Two Cabinet Posts Yet Undecided

By Nelson Hernandez
Washington Post Staff Writer
Saturday, May 20, 2006

BAGHDAD, May 19 -- Iraq's prime minister-designate was ready to present his cabinet nominees to parliament on Saturday but had not yet decided who would fill the two most important positions, aides and politicians said Friday night.

Nouri al-Maliki, who has been trying to form a government since being chosen as prime minister last month, spent much of Friday evening in last-minute talks with leaders of Iraq's major Shiite, Sunni Arab, Kurdish and secular political groups. They emerged, however, without deciding who would lead the critical Defense and Interior ministries, which control Iraq's army and police.

Despite the impasse, Maliki was going ahead, Iraqi officials said. Maliki or one of his deputies is likely to run both ministries for a week, a move that would allow him to avoid a 30-day deadline to form his cabinet and still be inaugurated by parliament, which is set to vote on Maliki and the rest of his cabinet on Saturday.

An aide to Maliki, who spoke on condition of anonymity because of the delicacy of the talks, said all the other ministry positions had been decided but refused to identify who would fill them. "Tomorrow you will see them all," he said.

Others, including an aide to Ibrahim al-Jafari, the outgoing prime minister, confirmed the aide's account but were more cautious. "It all depends on what's going to happen tomorrow," said Adnan Ali al-Kadhimi, the Jafari aide. "Until the cabinet ministers are confirmed by the parliament, you can't say everything's going to go smooth. They could change their minds tomorrow morning."

Despite constant delays, U.S. and Iraqi officials have remained hopeful that a strong government that allots a fair share of power to each of the country's feuding factions will help Iraq deal with violent Shiite militias, the Sunni Arab insurgent movement, a crippled economy and an infrastructure that is in tatters.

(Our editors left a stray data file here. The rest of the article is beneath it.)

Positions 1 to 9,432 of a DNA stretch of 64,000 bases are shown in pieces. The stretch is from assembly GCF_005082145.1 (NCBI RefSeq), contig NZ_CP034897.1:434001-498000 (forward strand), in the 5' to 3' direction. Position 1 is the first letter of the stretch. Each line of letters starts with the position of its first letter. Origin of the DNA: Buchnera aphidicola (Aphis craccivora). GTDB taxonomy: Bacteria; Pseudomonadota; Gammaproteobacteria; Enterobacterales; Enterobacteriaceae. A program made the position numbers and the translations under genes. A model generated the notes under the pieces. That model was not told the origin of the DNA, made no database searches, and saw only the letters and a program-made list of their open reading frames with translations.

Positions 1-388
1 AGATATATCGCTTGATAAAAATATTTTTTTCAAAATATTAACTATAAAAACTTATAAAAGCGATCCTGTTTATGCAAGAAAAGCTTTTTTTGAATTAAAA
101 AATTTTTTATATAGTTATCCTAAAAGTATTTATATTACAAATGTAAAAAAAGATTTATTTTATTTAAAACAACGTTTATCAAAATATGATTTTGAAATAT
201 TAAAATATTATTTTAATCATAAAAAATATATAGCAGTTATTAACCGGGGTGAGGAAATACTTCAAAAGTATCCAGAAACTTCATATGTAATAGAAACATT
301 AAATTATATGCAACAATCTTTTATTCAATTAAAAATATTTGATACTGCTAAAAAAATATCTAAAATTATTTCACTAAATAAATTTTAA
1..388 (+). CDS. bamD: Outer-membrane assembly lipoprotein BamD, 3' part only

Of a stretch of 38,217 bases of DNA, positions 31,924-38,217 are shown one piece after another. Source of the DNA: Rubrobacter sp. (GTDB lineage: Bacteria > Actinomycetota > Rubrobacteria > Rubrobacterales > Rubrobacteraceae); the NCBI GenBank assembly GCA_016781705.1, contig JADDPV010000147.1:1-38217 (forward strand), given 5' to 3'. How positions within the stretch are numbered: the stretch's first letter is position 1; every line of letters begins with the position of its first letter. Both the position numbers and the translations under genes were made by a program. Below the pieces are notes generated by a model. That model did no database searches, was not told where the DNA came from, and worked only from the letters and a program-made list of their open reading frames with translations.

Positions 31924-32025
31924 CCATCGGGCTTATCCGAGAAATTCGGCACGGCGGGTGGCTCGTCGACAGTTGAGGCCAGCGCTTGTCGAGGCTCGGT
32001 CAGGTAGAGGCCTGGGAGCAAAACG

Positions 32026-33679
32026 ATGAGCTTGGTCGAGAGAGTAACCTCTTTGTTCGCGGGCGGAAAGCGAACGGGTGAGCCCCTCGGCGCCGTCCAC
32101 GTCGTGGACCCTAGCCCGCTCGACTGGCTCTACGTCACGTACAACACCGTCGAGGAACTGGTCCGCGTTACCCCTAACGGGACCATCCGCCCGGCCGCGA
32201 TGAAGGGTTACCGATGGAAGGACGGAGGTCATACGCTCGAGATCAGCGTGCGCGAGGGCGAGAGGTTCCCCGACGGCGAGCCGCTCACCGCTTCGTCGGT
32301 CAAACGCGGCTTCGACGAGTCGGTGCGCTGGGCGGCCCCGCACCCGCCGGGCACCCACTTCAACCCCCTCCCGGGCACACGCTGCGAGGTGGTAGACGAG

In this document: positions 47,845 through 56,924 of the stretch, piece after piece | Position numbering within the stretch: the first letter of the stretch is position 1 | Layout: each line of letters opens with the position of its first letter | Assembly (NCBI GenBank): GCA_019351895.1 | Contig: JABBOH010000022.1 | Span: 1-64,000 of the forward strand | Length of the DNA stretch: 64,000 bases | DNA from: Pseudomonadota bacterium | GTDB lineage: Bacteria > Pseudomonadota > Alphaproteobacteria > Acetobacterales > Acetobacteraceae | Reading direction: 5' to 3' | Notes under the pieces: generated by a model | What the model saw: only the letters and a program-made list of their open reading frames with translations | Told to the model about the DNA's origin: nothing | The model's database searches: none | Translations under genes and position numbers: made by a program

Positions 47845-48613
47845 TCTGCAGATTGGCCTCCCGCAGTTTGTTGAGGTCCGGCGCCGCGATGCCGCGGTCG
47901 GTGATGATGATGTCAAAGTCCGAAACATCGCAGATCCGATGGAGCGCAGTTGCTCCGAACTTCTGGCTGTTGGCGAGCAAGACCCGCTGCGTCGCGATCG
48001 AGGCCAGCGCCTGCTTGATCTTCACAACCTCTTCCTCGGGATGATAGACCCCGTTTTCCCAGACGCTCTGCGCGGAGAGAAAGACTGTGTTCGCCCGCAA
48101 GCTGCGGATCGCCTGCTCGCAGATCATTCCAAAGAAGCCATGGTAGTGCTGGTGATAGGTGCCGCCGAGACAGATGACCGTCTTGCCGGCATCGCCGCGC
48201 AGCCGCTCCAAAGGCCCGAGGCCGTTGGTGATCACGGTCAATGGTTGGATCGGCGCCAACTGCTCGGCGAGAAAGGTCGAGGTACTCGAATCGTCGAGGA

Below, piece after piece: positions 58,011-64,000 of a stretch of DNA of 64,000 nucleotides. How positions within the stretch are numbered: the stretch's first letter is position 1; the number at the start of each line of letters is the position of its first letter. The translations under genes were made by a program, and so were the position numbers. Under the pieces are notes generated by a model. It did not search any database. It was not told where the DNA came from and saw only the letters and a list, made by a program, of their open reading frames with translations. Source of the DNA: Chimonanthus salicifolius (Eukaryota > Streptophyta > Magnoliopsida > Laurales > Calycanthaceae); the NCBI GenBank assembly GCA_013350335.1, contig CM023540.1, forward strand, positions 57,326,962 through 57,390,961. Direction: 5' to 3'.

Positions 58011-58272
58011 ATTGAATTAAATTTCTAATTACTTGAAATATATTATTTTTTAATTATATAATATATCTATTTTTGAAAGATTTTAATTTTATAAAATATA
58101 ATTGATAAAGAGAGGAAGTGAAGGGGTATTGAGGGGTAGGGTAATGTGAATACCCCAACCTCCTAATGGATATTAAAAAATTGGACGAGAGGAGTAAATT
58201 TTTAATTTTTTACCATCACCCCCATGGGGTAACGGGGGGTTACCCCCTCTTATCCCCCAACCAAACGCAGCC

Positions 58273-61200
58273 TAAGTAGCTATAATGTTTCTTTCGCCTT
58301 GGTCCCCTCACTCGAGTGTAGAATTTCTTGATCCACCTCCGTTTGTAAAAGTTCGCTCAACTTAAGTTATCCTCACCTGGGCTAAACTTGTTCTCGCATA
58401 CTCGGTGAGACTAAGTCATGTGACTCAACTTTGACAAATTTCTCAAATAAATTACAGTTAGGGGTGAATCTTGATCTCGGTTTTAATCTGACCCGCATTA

Kadhimi said other important cabinet positions had been decided, such as oil minister, slated to go to Shiite nuclear scientist Hussain Shahristani, and finance minister, which would go to the current interior minister, Bayan Jabr. But the interior and defense posts have remained difficult to fill.

Ali al-Dabbagh, a member of the coalition of Shiite parties that won the most seats in parliament, said the Shiites had agreed to allow a group of Sunni Arab parties to choose the defense minister. But the Sunnis' nominee, a former general who served under Saddam Hussein, gave the Shiites pause.

At the same time, the Shiites were granted their choice of interior minister, but their nominee -- another former army officer, but one whom Hussein had jailed -- was unacceptable to the Sunnis.

Dabbagh suggested that the objections were last-minute attempts by rival factions to gain an advantage in the negotiations. He said several parties had members who wanted to hold a ministry simply to satisfy their egos -- "a very unhealthy sign for the political situation in Iraq," he said.

"We have a saying in Iraq: 'We have a button, and we have to find a suit for it,' " Dabbagh said.

As the negotiations went forward, at least 17 Iraqis were killed in bombings and other attacks Friday, the Associated Press reported.

In the Shiite holy city of Najaf, the situation became increasingly tense a day after police killed a local commander of the Mahdi Army, a militia run by the radical Shiite cleric Moqtada al-Sadr. Men in cars attacked several police checkpoints and patrols with grenades and gunfire, killing at least one officer and wounding several others. The police imposed a curfew.

[Early Saturday in Baghdad, a bomb exploded in the Shiite slum of Sadr City, killing 19 people and wounding 58 near a food stand where men gather to wait for jobs as day laborers, the AP reported.]

Special correspondents Saad Sarhan in Najaf and Saad al-Izzi in Baghdad contributed to this report.

© 2006 The Washington Post Company